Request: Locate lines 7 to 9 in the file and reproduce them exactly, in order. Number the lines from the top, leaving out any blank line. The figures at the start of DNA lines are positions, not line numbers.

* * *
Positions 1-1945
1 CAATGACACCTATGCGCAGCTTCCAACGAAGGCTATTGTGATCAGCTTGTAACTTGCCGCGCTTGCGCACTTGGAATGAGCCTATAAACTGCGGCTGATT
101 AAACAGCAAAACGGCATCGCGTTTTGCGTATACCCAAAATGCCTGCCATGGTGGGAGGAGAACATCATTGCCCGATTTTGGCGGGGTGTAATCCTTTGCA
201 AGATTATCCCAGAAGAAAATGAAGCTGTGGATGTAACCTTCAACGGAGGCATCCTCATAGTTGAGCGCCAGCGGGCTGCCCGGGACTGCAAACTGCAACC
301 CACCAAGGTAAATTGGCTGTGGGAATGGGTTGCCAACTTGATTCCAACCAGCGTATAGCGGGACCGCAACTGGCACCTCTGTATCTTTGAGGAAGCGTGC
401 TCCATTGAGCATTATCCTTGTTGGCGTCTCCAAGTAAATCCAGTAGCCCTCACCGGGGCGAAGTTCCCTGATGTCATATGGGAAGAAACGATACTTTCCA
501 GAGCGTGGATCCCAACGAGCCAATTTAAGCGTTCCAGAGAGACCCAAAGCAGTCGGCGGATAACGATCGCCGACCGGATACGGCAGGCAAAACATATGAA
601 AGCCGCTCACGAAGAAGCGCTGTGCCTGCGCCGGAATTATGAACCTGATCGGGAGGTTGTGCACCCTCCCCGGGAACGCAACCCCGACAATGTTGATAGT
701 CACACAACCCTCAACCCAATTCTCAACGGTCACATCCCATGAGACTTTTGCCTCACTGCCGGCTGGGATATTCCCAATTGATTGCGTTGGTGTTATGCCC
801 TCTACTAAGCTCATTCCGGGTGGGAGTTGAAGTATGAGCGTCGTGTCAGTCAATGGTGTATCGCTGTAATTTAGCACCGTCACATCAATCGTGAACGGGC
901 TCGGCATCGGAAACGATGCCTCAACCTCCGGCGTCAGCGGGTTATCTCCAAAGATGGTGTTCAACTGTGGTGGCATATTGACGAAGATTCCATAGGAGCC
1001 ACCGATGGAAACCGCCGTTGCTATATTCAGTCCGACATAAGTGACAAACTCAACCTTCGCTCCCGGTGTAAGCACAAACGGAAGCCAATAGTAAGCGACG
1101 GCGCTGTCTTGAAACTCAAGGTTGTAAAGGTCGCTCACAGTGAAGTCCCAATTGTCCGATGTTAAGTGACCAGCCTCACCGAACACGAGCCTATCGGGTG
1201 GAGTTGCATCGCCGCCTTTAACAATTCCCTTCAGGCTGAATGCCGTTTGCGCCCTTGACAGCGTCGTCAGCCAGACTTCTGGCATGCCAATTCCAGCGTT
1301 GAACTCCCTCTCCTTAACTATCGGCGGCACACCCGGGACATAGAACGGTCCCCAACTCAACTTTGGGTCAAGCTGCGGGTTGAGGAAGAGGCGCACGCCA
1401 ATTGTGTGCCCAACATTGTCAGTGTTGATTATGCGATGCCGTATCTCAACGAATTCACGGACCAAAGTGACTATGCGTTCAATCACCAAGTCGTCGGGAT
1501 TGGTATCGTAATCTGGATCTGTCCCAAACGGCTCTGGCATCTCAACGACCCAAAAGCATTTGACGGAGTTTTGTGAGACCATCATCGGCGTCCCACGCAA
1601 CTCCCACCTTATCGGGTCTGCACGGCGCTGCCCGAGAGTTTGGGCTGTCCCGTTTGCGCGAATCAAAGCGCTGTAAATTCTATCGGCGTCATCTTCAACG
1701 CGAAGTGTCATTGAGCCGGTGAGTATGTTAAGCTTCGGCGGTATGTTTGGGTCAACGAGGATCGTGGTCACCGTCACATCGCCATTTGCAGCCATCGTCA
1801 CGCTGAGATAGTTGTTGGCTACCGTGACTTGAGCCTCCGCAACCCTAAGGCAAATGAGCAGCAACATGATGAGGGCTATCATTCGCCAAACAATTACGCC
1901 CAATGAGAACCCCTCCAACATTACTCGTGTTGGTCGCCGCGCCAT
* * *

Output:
501 GAGCGTGGATCCCAACGAGCCAATTTAAGCGTTCCAGAGAGACCCAAAGCAGTCGGCGGATAACGATCGCCGACCGGATACGGCAGGCAAAACATATGAA
601 AGCCGCTCACGAAGAAGCGCTGTGCCTGCGCCGGAATTATGAACCTGATCGGGAGGTTGTGCACCCTCCCCGGGAACGCAACCCCGACAATGTTGATAGT
701 CACACAACCCTCAACCCAATTCTCAACGGTCACATCCCATGAGACTTTTGCCTCACTGCCGGCTGGGATATTCCCAATTGATTGCGTTGGTGTTATGCCC